|Railroad history built by community|
by Jacob Lane · October 23, 2013
Some may have called it just a presentation on Saturday, but it was so much more.
Many gathered at the community center on Saturday to watch a slide show about the history of West Liberty's train depot and railroad.
However, as 175th committee member Clifford McFerren ran through images dating from the late 1800s to the present, he constantly looked to the left and the right, asking the audience one simple question:
"Does anyone have anything to add?"
As part of railroad recognition month, the West Liberty 175th Committee helped put on a visual history of West Liberty, given through a collection of photographs collected and presented by McFerren.
His talk highlighted the evolution of the train depot and the tracks surrounding it over the years.
"As you're going to see, things looked a lot worse before they got better," he said about the depot.
His images showed the structure decaying over time. Fortunately, the Hoover Nature Trail put tin on the roof to preserve it in 1992, and in 1999 to 2000 the West Liberty Heritage Foundation took over the depot, making it what it is today.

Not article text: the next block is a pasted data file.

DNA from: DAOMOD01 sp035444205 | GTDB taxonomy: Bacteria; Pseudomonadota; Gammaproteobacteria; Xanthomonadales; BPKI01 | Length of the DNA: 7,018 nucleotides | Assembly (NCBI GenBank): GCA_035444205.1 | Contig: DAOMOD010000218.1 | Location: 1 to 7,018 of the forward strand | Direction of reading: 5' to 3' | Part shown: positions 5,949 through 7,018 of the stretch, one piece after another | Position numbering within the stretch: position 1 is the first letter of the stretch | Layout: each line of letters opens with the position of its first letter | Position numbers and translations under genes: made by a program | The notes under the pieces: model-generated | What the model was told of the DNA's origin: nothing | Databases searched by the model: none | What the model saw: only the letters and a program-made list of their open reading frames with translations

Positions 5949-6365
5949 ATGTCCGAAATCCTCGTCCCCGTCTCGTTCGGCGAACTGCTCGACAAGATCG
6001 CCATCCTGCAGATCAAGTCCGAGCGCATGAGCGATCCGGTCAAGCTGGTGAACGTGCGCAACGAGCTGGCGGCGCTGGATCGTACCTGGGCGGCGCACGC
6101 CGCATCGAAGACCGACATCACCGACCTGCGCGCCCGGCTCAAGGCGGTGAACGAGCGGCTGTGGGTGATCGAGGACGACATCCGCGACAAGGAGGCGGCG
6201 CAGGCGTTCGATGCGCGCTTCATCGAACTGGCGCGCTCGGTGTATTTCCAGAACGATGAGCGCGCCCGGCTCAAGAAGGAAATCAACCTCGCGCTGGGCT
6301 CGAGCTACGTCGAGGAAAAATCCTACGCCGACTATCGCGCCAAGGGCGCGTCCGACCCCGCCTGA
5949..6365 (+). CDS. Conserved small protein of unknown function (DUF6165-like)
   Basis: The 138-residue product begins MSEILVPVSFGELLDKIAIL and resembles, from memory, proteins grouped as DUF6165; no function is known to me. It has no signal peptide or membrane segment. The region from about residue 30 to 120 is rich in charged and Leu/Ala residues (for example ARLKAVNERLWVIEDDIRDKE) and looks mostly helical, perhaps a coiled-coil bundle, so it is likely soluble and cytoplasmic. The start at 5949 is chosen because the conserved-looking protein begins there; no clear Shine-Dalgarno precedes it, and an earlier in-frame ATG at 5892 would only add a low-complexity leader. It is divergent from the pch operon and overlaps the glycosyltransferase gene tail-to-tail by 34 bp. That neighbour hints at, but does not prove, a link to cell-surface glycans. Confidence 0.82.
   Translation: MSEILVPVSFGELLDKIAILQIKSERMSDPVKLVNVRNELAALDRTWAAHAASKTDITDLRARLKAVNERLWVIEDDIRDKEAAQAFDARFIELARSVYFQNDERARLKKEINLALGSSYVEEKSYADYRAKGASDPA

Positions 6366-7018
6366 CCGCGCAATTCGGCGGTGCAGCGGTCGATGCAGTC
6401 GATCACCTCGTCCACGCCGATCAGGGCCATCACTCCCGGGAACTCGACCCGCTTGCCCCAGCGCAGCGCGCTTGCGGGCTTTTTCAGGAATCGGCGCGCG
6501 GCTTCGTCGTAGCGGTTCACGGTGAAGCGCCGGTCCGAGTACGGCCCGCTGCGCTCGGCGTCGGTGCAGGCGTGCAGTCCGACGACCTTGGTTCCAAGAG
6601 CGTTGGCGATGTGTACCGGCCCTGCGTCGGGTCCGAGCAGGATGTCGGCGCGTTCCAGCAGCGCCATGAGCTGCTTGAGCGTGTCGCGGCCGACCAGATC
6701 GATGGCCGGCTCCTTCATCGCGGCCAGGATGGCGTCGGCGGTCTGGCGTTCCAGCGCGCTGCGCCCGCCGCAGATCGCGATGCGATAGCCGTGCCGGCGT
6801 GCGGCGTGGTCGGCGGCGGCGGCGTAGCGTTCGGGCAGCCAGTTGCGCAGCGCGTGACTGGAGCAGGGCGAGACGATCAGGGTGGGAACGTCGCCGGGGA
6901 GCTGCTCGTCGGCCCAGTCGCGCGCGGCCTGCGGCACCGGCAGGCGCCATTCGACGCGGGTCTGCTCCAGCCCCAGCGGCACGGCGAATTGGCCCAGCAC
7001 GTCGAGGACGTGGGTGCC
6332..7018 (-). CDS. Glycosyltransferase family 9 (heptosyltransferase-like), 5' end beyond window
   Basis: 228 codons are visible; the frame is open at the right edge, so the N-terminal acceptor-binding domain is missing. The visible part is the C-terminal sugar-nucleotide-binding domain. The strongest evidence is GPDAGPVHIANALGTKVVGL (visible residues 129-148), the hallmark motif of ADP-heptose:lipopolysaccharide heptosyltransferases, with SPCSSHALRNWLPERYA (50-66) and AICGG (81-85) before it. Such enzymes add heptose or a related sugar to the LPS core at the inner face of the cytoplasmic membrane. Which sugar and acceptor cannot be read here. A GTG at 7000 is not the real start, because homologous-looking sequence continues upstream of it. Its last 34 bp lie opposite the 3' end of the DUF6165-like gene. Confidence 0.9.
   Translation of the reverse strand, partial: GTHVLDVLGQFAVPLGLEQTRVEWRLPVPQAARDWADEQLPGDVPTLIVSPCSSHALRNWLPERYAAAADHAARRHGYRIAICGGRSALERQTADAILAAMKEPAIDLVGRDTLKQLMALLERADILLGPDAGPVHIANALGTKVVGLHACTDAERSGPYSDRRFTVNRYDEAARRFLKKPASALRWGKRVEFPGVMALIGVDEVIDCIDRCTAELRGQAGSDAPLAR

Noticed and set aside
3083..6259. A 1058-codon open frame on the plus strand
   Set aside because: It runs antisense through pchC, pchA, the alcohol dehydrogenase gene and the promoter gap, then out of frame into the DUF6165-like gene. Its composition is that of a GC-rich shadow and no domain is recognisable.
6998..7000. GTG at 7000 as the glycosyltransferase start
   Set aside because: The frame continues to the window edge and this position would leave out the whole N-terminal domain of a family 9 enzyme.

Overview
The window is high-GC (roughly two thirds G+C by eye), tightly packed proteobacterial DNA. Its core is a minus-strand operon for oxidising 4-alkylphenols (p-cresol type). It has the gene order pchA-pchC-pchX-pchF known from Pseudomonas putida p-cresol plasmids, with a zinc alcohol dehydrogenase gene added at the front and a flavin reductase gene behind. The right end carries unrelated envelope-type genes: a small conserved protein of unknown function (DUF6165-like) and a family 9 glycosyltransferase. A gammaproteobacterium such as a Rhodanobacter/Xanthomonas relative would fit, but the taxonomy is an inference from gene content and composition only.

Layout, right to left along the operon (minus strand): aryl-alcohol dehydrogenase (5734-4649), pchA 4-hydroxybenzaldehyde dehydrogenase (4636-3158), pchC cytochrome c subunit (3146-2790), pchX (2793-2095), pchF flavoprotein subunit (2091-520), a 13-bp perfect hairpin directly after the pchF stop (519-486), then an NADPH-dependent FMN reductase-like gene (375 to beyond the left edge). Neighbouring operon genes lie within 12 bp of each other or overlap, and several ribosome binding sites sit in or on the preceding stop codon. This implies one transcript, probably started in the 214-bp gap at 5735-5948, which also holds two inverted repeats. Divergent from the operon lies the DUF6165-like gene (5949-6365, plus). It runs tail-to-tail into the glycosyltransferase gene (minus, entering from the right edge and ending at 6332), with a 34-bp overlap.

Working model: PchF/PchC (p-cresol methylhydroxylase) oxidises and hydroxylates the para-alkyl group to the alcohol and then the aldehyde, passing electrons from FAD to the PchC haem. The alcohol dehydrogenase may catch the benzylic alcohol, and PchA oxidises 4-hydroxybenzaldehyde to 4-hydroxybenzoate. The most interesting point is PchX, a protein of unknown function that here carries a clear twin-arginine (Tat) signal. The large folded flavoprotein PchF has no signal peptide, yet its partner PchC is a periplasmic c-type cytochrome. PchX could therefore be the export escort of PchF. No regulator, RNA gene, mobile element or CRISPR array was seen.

As the two hour event progressed, both young and old added to the history, including surprise guest Jose Carillo who worked on the depot during the late 1960s.
"I worked with the the Department Bridge and Building with Rock Island for nine years," he said. "Since I was the young guy in the group, I patched the depotís roof."
Other prominent figures added to the discussion, including Ross Peters, who worked for the Rock Island Railroad, and Conrad Gregg, a local historian. It was truly a wealth of history via the community of West Liberty.
"What next is coming?" said McFerren as he concluded the presentation, "The campus has been resurrected, but we just don't know what's going to come out of the fog next."
To coincide with the event, IAIS train number 513 pulled into the train depot from Noon to 2 p.m. Community members climbed aboard the engine to take a look around.
The depot campus now boasts a caboose, barn, one-room school house, and various other pieces of history.